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I’m Going to File for Bankruptcy, Should I Stop Paying Creditors?

When you make the decision to file for bankruptcy, you may have many questions regarding what steps you should take before you file. Because bankruptcy is a federal proceeding, you may be intimidated by the process and want to make sure you don’t do anything that could either jeopardize your case or incur penalties.

One of the most common questions asked is regarding the payment of creditors when you realize you will need to file bankruptcy. The answer to this question depends on several factors.


If you have loans that are secured by property, such as a mortgage or vehicle loan, you should view them differently than debt that is unsecured.

In the case of a mortgage, your personal liability for the mortgage is eliminated when a bankruptcy is discharged, but it does not eliminate the lien on your property, which means the bank can sell it to recover its losses. If you have a second mortgage on your home, it is considered a junior lien, as your first mortgage is considered a higher priority than a second.

You should continue making payments on your first mortgage if possible throughout your bankruptcy process. However, you can discontinue making payments on a second mortgage as it will be eliminated through your bankruptcy.


If you want to keep your car, you will need to continue making payments. However, if you are filing Chapter 13 bankruptcy, you may be able to pay your vehicle payments through the repayment plan. This may also be true of your mortgage. In this case, you do not have to send separate payments to your creditors outside the bankruptcy payment.


Most credit cards and medical bills are both unsecured debt. According to a study conducted by NerdWallet Health, a division of a price-comparison website, nearly two million people were expected to file bankruptcy after incurring significant medical bills in 2013.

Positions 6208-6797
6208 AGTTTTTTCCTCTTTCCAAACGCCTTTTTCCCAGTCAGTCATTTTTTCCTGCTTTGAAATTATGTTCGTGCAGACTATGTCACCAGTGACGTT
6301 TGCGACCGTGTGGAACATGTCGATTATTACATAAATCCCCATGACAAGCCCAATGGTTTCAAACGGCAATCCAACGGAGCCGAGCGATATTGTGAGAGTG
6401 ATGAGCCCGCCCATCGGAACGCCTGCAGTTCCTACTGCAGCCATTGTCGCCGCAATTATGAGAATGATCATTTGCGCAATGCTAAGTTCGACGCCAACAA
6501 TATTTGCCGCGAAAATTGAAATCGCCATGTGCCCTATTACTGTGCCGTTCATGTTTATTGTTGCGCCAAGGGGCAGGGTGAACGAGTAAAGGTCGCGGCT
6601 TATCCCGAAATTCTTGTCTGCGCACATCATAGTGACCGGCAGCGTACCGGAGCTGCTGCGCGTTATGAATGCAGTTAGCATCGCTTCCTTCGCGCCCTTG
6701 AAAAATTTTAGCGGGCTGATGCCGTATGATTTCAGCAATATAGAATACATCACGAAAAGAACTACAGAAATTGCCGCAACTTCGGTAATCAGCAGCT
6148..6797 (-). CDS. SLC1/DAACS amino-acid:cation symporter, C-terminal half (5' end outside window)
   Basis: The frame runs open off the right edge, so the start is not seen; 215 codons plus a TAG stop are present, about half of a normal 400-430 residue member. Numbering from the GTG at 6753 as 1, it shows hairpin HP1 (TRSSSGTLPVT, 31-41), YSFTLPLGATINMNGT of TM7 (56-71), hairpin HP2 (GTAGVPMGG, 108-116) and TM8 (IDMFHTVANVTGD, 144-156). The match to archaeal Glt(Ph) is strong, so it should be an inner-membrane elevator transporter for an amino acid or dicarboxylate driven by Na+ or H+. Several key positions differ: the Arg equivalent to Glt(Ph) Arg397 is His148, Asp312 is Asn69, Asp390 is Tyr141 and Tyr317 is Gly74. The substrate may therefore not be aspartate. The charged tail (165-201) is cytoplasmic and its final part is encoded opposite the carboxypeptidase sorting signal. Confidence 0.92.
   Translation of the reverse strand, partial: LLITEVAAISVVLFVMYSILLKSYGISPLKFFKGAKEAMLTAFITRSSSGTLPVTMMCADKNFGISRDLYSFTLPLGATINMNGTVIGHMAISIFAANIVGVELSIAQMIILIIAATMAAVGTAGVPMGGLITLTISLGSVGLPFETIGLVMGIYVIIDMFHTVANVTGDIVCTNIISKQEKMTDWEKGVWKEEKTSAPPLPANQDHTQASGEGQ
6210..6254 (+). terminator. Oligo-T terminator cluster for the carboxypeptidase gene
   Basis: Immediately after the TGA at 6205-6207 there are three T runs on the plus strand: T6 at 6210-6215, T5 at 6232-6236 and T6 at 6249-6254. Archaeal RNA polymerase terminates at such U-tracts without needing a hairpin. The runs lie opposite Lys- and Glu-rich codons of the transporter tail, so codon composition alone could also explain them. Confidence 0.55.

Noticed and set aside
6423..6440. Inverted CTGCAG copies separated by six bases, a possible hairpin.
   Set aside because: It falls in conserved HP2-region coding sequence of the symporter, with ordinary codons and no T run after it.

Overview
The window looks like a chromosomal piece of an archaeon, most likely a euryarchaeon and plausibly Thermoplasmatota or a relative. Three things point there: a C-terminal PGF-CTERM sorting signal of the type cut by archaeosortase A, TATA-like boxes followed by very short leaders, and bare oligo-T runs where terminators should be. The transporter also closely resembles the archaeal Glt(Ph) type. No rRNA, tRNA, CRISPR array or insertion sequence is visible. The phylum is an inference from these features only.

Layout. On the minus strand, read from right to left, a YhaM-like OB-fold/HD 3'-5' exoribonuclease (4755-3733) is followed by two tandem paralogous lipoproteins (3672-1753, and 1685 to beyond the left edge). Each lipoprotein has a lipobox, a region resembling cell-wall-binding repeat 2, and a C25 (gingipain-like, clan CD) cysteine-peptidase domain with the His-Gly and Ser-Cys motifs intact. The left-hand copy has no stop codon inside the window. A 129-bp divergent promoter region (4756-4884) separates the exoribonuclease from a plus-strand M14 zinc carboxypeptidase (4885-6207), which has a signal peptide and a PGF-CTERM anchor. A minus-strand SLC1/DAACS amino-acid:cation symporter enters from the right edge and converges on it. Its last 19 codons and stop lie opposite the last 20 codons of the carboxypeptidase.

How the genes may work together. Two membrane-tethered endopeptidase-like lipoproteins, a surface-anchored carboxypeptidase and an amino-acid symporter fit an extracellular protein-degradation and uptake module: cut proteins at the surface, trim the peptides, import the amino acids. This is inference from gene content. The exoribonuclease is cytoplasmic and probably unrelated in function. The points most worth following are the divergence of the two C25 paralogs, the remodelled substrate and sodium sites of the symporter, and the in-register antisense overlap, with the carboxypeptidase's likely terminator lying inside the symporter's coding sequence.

Both credit card and medical bills are discharged through your bankruptcy, so paying them prior to filing will not be beneficial. However, if you don’t plan to file for bankruptcy for several months, discontinuing payments to credit card companies, and sometimes even healthcare agencies, could lead them to file a lawsuit against you in an effort to recover the debt.


Alimony and child support are not discharged through bankruptcy. Chapter 13 bankruptcy will allow you to include any arrearage in your repayment plan, however. In order for tax debt to be discharged, you must meet all of the following conditions:

  • The taxes are income taxes;
  • You did not file a fraudulent return to willfully evade paying taxes;
  • The debt is at least three years old;
  • You filed a tax return; and
  • The debt must have been assessed by the IRS at least 240 days before you file for bankruptcy.

Even if your tax debt can be discharged, if the government has filed a lien on your property, it will not be eliminated. Although you are no longer responsible for the debt, you will be required to pay the debt if you choose to sell your property.

Student loan debt is often not discharged in bankruptcy unless you can prove that paying the loan would cause undue hardship.

If you are considering filing bankruptcy, you need to seek the advice of a qualified bankruptcy attorney. Contact our office today online or by telephone to set up your initial consultation in order to learn what steps you should take to begin the process of starting a fresh financial future.